How the Paper Industry Impacts Farmers in an Indian Village
The environmental deterioration that occurs as a result of industries and factories is known as industrial pollution. Industrial pollution can come from a number of activities, and can contaminate numerous natural systems including air, water, and land ecosystems. Industrial pollution can also take the form of multiple types of contaminants, including chemical substances, emissions, and industrial byproducts or waste. Industrial pollution can also take the form of excessive resource use.
Examining a case study of industrial pollution can help us learn about why industrial pollution might occur, the extreme damage it can cause, and how to avoid similar problems in the future. This article will walk you through an example of industrial pollution in India, and its effects in the real world.
Background Info: What is Industrial Pollution and How Does It Affect Us?
About the Case Study
This case study of industrial pollution, originally covered in a 2019 paper, reviews pollution from the paper industry in India, in the Moolimangalam village of Karur district. A major paper factory, Tamil Nadu Newsprint and Papers Limited (TNPL), is located nearby. The farmers’ only source of water is water discharged from the TNPL paper plant, so they’re highly dependent on the industry’s contaminated water.
The case study reviews the impacts of the paper plant’s pollution on farmers living and farming nearby.
The main takeaways of this case study of industrial pollution include:
- Industrial paper production has negative environmental effects. The industry:
- Uses high amounts of water
- Is the third-largest energy-user in India (and thus contributes to climate change)
- Discharges chemicals and heavy metals in water that may be toxic to wildlife and humans (Read more: Sharma et al. 2021).
- The majority of farmers included in the study said that the paper industry pollution impacts agricultural land, human health and/or animal health.
- Over 63% of small farmers (who have farms below 5 acres) and 36.7% of medium farmers (whose farms are between 5-12.3 acres) stated that their land is affected by industrial pollution.
- For some farmers, the pollution impacted the health of their agricultural land to such an extent that they chose to change or move their cropping patterns.
- 31% of small farmers and 27.3% of medium farmers said that industrial pollution caused them to change their cropping patterns.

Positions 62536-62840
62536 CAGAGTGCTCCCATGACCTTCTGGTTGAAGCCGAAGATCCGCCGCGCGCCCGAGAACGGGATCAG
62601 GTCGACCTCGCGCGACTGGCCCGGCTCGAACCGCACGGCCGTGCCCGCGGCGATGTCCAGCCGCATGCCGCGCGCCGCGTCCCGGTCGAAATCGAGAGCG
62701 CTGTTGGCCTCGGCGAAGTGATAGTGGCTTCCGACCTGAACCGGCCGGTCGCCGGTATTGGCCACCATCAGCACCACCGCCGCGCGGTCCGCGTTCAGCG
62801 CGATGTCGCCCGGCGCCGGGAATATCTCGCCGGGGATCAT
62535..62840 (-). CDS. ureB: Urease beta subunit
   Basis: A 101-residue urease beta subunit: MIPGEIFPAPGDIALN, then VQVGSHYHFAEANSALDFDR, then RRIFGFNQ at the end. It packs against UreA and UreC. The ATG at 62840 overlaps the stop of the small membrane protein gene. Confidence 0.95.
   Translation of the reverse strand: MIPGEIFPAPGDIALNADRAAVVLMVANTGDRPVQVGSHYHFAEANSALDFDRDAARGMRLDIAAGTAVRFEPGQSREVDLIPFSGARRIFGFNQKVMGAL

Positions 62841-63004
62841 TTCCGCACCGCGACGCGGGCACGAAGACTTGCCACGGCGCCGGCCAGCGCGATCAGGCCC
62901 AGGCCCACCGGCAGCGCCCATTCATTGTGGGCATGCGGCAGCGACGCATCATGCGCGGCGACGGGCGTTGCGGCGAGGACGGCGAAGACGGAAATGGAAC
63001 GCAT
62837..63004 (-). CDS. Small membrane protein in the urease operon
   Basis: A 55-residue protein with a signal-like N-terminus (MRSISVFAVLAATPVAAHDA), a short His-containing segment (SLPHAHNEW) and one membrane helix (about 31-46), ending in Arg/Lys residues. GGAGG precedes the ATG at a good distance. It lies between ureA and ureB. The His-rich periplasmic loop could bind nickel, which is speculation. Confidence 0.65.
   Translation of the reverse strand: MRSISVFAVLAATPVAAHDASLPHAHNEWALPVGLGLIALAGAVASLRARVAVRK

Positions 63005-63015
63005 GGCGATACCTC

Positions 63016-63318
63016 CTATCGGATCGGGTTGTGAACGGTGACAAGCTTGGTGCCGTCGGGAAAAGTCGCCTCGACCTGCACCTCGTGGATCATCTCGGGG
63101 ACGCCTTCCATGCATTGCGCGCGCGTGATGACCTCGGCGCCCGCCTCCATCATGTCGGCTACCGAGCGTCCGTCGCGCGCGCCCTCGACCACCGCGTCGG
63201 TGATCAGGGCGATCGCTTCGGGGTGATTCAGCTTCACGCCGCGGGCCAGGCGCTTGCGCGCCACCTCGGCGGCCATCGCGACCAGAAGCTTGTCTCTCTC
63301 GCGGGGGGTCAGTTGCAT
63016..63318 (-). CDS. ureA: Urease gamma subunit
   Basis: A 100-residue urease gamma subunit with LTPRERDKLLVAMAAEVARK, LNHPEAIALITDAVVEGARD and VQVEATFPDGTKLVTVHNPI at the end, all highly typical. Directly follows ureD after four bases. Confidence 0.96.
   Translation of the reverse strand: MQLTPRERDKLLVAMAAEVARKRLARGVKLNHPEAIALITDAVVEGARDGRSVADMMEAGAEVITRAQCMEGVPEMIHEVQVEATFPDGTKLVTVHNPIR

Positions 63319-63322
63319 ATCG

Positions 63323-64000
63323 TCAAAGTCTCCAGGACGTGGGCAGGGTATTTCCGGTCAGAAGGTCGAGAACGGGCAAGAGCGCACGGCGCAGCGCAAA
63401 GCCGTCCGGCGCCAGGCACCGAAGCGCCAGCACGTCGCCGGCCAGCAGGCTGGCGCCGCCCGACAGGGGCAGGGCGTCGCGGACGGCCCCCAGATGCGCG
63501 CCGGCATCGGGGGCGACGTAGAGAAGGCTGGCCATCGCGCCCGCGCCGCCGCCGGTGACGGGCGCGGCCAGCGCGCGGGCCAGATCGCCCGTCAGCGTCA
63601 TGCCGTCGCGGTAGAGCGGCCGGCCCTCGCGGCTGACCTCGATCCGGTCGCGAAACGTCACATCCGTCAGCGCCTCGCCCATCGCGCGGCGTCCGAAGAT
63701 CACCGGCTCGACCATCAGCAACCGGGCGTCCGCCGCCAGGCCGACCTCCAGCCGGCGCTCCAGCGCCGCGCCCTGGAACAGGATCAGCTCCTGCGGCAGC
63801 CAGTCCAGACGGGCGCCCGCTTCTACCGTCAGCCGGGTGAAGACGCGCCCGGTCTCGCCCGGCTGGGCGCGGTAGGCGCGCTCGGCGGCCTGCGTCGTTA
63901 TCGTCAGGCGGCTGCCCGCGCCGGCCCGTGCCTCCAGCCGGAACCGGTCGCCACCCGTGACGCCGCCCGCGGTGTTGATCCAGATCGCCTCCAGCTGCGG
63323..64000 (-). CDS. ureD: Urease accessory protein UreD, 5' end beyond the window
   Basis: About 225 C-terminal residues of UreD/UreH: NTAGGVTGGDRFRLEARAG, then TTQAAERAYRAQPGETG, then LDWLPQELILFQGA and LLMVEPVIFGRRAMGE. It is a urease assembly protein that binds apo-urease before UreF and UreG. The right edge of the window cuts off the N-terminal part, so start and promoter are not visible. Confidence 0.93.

- The majority of farmers reported that industrial pollution negatively impacted their health.
- 73.7% of small farmers and 90.9% of medium farmers stated that their human health was affected by pollution.
While the study does not try to actually prove causation, it’s clear that the majority of farmers in the village believe the paper industry’s pollution has had severe impacts on both their health and their livelihood.
Are there solutions to the paper industry’s pollution?
As far back as the 1980s, government agencies and other organizations have been working to review the paper industry’s impacts, and to create possible solutions. The United Nations NIEM program (Network for Industrial Environmental Management) chose the Pulp and Paper Industry in Asia and India as a top priority in 1987.
Some researchers suggest reducing the paper industry’s pollution by:
- Reducing the use of chlorine in paper mills that still use the chemical to bleach paper fibers
- Managing the process of washing to reduce the amount of chemicals that end up in wastewater
- Instituting wastewater treatment of effluent
- Making paper using cleaner materials
This case study relates to industrial pollution on a wider scale, as there are many other global examples of industry runoff hurting agricultural efforts and human health. This case study also highlights a common issue of industrial production: while industry can create jobs and produce important products, it often has detrimental effects on neighboring communities and the environment.
Often, government regulation is an effective way to curb the harmful effects of industrial production. In this case, regulating the paper industry’s wastewater practices or requiring cleaner production practices would have a large beneficial impact on the farmers nearby. To avoid similar problems to the ones faced by farmers in Moolimangalam village, we must find ways to balance production with its environmental and social impacts.